Cardiology Meets Theology
Some years ago a movie called Pay It Forward told the story of a schoolboy responding to his teacher’s challenge to improve humankind. The boy reversed the formula which normally finds kindness reciprocated, or paid back, and envisioned a new reality by making a condition of doing something good for someone, that they agree to do good for someone else in need. Kindness would become contagious and the ripple-effect an epidemic of virtue.
Helping us prepare for Sunday evening’s New Year 5773, our Torah portion this Shabbat describes God circumcising our hearts. “Then the Lord your God will open up (mal) your hearts and the hearts of your offspring to love the Lord your God with all of your heart and soul, in order that you may live” (Deut. 30:6). My good friend and teacher, Erica Brown writes in her important new book, Return: Daily Inspiration for the Days of Awe, of how God circumcises our hearts by puncturing a hole in the thickness of our stubborn, sometimes callous heart, making a ‘spiritual stent’ through which blockages are released. “Our hearts need that hole.” Brown continues, “It must be wide enough to admit passion and compassion and anguish, but small enough to filter the emotions that paralyze us, and prevent us from transformation and caring.”
The Kotzker Rebbe pondered the reason why the Shema affirms: “These words shall be on your heart” rather than “in your heart.” His answer was that because the heart is not always open, we should lay them upon our hearts, so that when the heart does open, then they will be there, ready to enter.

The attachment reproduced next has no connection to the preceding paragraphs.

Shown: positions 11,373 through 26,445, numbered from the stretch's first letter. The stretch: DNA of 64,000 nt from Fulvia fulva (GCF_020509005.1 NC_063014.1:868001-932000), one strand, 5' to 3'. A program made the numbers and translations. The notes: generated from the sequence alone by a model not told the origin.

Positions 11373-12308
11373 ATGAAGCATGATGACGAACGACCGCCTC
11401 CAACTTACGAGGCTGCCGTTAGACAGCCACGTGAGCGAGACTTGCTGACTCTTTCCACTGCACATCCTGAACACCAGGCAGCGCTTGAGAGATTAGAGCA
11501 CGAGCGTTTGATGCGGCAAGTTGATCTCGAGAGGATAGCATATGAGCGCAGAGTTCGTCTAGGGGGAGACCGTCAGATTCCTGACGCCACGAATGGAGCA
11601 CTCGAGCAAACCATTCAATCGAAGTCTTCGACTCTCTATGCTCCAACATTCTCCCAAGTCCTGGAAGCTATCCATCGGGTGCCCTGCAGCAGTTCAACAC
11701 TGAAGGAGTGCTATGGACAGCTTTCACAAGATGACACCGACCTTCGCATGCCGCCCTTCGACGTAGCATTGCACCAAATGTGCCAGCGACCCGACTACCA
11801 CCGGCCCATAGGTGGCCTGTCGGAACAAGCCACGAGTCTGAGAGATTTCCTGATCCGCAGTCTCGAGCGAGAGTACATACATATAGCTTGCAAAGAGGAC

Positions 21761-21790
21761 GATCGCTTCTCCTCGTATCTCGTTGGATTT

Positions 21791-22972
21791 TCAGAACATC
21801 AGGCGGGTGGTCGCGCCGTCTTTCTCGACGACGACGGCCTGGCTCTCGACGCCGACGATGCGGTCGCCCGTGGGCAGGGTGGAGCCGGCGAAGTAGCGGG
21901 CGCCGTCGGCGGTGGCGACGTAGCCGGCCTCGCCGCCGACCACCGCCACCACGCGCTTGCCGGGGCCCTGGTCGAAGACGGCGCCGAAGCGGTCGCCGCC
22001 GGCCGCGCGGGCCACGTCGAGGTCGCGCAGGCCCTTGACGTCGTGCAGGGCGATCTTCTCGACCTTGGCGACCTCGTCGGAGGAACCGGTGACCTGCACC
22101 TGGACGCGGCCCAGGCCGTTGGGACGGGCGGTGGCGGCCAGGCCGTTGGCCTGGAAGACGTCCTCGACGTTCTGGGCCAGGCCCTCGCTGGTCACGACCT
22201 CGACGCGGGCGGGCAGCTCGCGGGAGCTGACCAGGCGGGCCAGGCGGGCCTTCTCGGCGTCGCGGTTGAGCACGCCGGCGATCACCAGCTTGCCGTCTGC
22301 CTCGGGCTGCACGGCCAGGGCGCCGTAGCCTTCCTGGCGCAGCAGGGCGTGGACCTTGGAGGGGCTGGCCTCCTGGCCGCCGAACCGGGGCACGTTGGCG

I remember hearing a heartwarming story about a 1st grade boy who, while sitting at his desk, wet his pants and was mortified by the humiliation he was about to feel when classmates would become aware. Just then, a girl carrying a large pitcher of water coming toward him tripped, spilling the water into his lap. He was saved, while she was embarrassed. When it later occurred to him that she may not have tripped accidentally, he took her aside and asked, “Did you spill that water into my lap on purpose?” She nodded quietly confiding, “I once wet my pants too.”
May the arrival of Rosh Hashanah invite for each of us, the good to melt into our hearts, while the toxic eases out from them.
A sweet Shabbat and Shana to you.
Rabbi William Hamilton